In Canada we are lucky to have Medicare, our publicly funded healthcare system. Instead of having a single national plan, we have 13 provincial and territorial healthcare insurance plans. Under this system, all Canadian citizens or permanent residents have reasonable access to medically necessary hospital and physician services without paying out of pocket.
The provincial and territorial healthcare insurance plans must meet the standards described in the Canada Health Act in order to get their full payment under the Canada Health Transfer, including
- Administration and operation on a non-profit basis by a public authority
- Coverage for all residents
- The full cost of medically necessary services provided by hospitals, physicians and dentists, when dental service must be performed in a hospital
- The same funded services when a Canadian travels within Canada, and some limited coverage for travel outside of the country.
When a resident moves to another province, they can continue to use their original healthcare insurance card for three months. This gives them enough time to register for the new plan and receive their new health insurance card.
The provincial and territorial plans must provide all qualified residents reasonable access to medically necessary services. Access must be based on medical need and not the ability to pay.
By verifying your provincial coverage, a health insurer knows
- Your citizenship and residence status
- That your costs for medically necessary services are covered.
Private health insurance in Canada is also known as supplemental health insurance. It is designed to complement publicly funded healthcare — not replace it. Knowing that you have provincial coverage confirms for an insurer that you will use your private health insurance as it is intended: to help pay for routine and emergency medical treatments that you and your family need, and protect you from out-of-pocket costs associated with those needs.
Not everything in Canada related to healthcare is free. Services not covered by the system include
- vision care
- dental care
- prescription drugs
- ambulance services
- nursing care in the home
- and many more.
That’s where health insurance comes in. Having a plan can help you offset the costs of different treatments and items related to keeping you healthy.
When deciding whether or not you should get a plan, check your province’s health coverage and see where you could use a top up. Here are the websites you can check to learn more about your provincial plan:
- Alberta: https://www.alberta.ca/ahcip.aspx
- British Columbia: http://www2.gov.bc.ca/gov/content/health/health-drug-coverage/msp/bc-residents/benefits/services-covered-by-msp
- Manitoba: https://www.gov.mb.ca/health/mhsip/index.html
- New Brunswick: http://www2.gnb.ca/content/gnb/en/departments/health/MedicarePrescriptionDrugPlan/content/medicare/CoverageandClaimsInsideNewBrunswick.html
- Newfoundland and Labrador: http://www.health.gov.nl.ca/health/mcp/healthplancoverage.html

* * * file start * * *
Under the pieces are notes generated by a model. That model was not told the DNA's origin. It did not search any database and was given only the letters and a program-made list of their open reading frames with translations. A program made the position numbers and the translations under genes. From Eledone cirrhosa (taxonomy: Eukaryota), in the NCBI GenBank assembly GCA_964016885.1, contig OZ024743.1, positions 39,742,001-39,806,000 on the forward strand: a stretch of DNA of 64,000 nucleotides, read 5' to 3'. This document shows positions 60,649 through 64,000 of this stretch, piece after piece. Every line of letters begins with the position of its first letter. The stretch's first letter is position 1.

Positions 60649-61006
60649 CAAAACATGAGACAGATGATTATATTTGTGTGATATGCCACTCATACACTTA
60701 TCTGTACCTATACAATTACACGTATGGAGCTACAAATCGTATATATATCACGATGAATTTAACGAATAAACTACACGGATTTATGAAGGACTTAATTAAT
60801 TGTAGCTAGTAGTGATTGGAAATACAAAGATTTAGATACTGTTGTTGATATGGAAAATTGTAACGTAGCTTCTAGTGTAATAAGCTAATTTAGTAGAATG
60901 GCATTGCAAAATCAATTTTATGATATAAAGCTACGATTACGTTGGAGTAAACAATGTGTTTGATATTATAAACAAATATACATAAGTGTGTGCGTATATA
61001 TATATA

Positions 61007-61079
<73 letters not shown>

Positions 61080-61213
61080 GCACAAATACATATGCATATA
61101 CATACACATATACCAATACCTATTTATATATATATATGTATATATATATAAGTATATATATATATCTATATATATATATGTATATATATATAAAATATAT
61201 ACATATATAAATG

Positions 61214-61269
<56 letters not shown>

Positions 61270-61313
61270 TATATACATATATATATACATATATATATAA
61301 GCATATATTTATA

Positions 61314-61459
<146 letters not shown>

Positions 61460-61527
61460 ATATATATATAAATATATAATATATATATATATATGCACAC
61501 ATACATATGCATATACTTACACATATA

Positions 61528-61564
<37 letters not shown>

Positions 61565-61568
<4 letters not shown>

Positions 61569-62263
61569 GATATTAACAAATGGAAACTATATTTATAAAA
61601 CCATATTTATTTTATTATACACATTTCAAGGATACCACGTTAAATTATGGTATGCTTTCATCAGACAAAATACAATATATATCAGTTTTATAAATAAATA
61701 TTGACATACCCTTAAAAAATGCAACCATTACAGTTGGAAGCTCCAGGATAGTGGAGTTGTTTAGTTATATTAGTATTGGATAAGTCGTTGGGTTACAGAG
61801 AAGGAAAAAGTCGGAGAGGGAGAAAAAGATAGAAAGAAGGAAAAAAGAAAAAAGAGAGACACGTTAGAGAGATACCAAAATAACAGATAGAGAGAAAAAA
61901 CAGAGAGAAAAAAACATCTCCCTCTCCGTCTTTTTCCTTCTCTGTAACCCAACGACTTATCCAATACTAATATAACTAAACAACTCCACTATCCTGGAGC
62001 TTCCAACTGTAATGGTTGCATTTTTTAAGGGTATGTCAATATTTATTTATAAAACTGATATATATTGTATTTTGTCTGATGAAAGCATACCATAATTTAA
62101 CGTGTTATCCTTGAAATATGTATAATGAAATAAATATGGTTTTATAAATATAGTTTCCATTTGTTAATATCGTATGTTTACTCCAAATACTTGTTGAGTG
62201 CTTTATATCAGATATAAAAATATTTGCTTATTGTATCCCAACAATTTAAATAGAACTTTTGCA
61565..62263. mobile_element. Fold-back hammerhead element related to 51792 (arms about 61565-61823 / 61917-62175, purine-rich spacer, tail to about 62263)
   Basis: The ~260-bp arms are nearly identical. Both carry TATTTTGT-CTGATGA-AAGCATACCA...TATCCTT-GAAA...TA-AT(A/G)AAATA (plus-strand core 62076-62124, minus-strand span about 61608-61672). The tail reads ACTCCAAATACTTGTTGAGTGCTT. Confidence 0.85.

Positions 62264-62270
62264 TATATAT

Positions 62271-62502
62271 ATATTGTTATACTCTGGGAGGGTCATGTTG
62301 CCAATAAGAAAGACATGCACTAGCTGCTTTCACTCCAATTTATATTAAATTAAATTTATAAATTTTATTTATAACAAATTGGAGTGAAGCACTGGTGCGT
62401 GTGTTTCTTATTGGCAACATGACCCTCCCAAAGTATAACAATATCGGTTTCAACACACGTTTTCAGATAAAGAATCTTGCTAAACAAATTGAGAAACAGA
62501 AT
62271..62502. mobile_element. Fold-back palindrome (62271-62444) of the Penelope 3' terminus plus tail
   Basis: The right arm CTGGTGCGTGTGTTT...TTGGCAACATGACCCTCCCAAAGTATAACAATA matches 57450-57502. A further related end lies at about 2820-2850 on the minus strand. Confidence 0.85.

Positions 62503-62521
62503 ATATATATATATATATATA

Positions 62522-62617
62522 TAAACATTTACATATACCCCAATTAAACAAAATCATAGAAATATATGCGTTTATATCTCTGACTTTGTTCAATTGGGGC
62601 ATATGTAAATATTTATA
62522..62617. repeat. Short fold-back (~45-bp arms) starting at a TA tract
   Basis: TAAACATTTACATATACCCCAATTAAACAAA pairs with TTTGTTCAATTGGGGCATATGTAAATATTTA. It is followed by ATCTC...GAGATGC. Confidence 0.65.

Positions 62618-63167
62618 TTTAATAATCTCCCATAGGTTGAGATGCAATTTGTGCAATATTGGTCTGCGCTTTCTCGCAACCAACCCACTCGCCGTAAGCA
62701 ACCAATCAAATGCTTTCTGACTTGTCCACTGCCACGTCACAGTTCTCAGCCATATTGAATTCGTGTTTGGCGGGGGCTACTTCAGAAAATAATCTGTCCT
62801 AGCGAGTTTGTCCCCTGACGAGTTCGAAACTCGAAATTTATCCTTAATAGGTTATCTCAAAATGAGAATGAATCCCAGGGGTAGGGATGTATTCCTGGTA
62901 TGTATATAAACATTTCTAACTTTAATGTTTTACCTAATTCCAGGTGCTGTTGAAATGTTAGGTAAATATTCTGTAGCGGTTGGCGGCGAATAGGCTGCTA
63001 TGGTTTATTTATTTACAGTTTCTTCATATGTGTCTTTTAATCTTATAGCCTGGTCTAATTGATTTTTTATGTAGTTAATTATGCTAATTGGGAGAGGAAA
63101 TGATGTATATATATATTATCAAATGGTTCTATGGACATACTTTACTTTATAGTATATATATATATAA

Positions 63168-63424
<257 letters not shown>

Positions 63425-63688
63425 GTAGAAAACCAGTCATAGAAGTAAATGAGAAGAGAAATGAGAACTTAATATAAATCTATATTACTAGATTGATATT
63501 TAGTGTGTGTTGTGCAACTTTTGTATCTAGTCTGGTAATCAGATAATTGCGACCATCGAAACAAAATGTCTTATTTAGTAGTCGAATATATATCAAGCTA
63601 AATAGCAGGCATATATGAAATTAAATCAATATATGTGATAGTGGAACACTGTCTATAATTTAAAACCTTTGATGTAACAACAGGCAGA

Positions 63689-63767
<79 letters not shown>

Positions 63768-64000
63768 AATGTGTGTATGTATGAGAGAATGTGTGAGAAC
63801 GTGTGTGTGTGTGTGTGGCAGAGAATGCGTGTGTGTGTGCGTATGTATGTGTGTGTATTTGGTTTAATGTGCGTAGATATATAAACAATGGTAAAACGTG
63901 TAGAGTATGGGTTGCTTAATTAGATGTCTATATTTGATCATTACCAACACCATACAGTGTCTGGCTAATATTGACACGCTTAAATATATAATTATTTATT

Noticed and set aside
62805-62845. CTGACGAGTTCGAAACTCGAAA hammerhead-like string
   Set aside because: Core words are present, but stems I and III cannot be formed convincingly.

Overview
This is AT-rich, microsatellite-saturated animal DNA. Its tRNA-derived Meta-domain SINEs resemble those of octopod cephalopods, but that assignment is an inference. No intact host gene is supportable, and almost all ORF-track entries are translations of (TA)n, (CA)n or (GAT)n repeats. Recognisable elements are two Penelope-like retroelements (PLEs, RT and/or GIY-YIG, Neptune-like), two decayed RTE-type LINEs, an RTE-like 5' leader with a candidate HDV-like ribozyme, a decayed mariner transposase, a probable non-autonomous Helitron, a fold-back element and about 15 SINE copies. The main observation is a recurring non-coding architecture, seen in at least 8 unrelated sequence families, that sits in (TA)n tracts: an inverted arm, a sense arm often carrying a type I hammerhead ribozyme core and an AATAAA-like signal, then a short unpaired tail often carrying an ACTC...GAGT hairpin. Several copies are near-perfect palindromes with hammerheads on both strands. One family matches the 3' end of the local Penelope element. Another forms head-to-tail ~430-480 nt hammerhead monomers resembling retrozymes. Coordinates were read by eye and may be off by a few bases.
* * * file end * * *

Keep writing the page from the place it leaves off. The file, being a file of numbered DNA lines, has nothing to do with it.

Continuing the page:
- Nova Scotia: https://novascotia.ca/dhw/programs-and-services.asp
- Ontario: https://www.ontario.ca/page/what-ohip-covers
- Prince Edward Island: https://www.princeedwardisland.ca/en/topic/health-pei
- Quebec: http://www.ramq.gouv.qc.ca/en/citizens/health-insurance/Pages/health-insurance.aspx
- Saskatchewan: https://www.saskatchewan.ca/residents/health/prescription-drug-plans-and-health-coverage/health-benefits-coverage/fully-covered-services
- Northwest Territories: http://www.hss.gov.nt.ca/en/services/nwt-health-care-plan
- Yukon: http://www.hss.gov.yk.ca/yhcip.php
- Nunavut: http://gov.nu.ca/health/information/nunavut-health-care-plan
Each site should give you an idea of what you are already covered for, and which services are excluded.
If you are visiting Canada for an extended period of time, no matter the reason, one thing is for sure: you will need health insurance.
Moving to Canada or visiting for a long period does not automatically result in public health coverage. That is because our healthcare is paid for by our taxes. If you haven’t been paying tax in Canada, you aren’t eligible.
Even once you become a permanent resident there is a waiting period of (typically) three months to get provincial health insurance. That’s three months with no healthcare coverage, which needs to be addressed.
So what should you do? As a temporary resident of Canada, you can purchase an emergency health insurance plan that will keep you covered for the duration of your stay.
There are many different supplement plans with different coverage to choose from. How do you choose one that’s perfect for your needs?
Compared to the provincial plans, supplemental health insurance offers more comprehensive benefits for a broader range of products and services, including
- Prescription drugs
- Dental care
- Treatment by a specialist (psychologist, chiropractor, acupuncturist, etc.)
- Transportation to the hospital
- Home healthcare
- Semi-private or private hospital accommodations
Plans and prices vary depending on your age, whether you have a pre-existing condition, and how much coverage you want.
Call one of our SBIS representatives to talk about the cost; we’re sure to have a policy that matches your needs and budget — especially considering how expensive the out-of-pocket alternative can be.
Nobody plans to have a medical emergency, but if you have insurance you won’t have to worry about getting care if something does happen. Whether you are covered by a provincial health plan or not, SBIS can help you get the insurance protection you need, so call today.